Deficit Irrigation Management Strategies and the Influence of Extended
Maturation on Vine Health, Fruit Yield and Quality: Syrah in Region IV.
Terry L. Prichard, Water Management Specialist Chuck Ingels, Farm Advisor
Department of Land, Air and Water Resources UCCE Sacramento County
Hydrologic Science UC Davis firstname.lastname@example.org
420 S. Wilson Way, Stockton, CA 95205
(209) 468-2085 Paul Verdegaal, Farm Advisor
Fax (209) 462-5181 UCCE San Joaquin County
Nick Dokoozlian, Vice President of Viticulture
E & J Gallo, Modesto
The objective of this study is to determine the effects of irrigation management and extended
maturation strategies on Syrah in Region IV. Vines, must, and wine were measured/tested to
quantify the effects and any interactions.
A Syrah vineyard located near Galt in Sacramento County serves as the project site. The
vineyard was planted in 1998 using FPMS clone 6 on SO4 rootstock. Vine and row spacing is 5
and 11 feet, respectively, resulting in 792 vines per acre. The irrigation system was designed and
installed to facilitate independent water delivery to 32 plots. A plot consists of twenty vines in
each of three adjacent vine rows. Data were taken from the 16 central vines located in the center
row. Vines are trained to Livingston Divided Canopy (LDC) and are shoot-positioned. The site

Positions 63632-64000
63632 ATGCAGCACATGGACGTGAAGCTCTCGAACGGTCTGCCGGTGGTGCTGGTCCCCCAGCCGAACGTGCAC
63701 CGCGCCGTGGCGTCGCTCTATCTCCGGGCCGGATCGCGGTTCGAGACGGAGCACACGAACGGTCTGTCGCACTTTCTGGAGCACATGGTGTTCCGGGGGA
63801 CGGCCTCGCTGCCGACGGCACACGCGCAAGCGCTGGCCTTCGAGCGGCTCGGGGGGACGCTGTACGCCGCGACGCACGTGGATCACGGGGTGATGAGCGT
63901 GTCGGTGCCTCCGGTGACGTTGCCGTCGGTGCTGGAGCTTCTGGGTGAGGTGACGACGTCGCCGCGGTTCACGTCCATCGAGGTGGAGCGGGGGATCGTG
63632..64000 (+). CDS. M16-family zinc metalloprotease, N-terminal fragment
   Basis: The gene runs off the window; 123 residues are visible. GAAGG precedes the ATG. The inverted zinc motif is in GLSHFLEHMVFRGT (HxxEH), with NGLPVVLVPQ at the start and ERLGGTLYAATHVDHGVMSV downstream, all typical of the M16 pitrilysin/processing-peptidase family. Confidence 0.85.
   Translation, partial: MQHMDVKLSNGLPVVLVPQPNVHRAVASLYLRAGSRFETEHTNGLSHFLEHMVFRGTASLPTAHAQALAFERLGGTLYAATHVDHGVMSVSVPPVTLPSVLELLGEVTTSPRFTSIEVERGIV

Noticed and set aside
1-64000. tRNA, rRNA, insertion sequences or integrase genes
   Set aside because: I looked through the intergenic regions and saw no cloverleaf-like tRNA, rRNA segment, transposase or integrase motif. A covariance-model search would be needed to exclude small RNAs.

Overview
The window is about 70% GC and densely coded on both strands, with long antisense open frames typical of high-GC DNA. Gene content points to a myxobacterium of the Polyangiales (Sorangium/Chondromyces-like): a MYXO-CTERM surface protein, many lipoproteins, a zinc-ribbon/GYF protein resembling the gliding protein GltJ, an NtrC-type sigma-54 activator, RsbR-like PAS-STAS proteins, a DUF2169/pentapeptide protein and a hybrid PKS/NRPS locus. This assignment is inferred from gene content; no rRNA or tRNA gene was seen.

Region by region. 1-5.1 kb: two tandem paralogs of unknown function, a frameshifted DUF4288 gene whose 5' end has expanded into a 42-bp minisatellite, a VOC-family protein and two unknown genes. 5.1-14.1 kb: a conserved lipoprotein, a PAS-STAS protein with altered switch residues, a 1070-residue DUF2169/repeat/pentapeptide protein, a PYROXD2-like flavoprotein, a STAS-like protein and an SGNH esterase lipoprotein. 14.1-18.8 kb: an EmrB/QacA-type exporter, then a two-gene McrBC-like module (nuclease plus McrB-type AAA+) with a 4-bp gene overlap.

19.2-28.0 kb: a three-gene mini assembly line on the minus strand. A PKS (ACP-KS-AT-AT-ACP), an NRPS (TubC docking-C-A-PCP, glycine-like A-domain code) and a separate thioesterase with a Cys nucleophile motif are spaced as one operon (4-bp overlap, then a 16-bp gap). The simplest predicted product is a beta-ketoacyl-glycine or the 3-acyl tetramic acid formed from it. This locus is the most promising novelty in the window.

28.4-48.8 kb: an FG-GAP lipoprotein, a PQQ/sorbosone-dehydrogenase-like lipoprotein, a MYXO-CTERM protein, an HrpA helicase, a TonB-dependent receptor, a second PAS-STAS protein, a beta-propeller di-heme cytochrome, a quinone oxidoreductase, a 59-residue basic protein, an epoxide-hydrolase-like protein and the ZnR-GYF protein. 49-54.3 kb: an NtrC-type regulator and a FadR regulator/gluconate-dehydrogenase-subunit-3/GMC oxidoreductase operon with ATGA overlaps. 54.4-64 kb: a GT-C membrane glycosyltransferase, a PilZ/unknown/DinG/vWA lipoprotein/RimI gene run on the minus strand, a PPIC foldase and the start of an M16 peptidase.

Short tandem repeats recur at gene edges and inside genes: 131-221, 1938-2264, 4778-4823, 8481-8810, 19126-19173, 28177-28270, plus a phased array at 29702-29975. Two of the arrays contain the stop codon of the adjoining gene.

has a moderate water-holding capacity, increasing in “stoniness” with depth. The well water
supply is of good quality delivered via a drip irrigation system. The experimental design is a
randomized complete block, split-plot design with eight replications of each of three irrigation
strategy treatments. Standard cultural practices were utilized throughout the season provided by
the cooperating grower. The total experimental area is about 2.4 acres. All treatments were
pruned to 14 two-bud spurs averaging 5.6 primary buds per foot of row. Hail occurred after
bloom causing fruit removal as well as shoot tip damage. No cluster removal or shoot removal
was performed in light of the hail-reduced crop. Crowns were suckered to remove non-
Irrigation Strategy Treatments:
Irrigation strategies chosen include full potential water use (I-1) and 2 deficit approaches. Both
the deficit approaches relied on a level of water stress [-14 bars midday leaf water potential
(MDLWP)] to occur prior to the initiation of irrigation. After the leaf water potential was
reached irrigation was based on (1) land surface shaded at noon to determine a crop coefficient
(Kc), (2) the ETo using the Lodi CIMIS station #166, and (3) a 50% regulated deficit level. The
relationship between land surface shaded at midday and Kc was developed by Larry Williams at
the Kearney Ag Center using grapevine in a weighing lysimeter. Essentially, shaded area × 1.7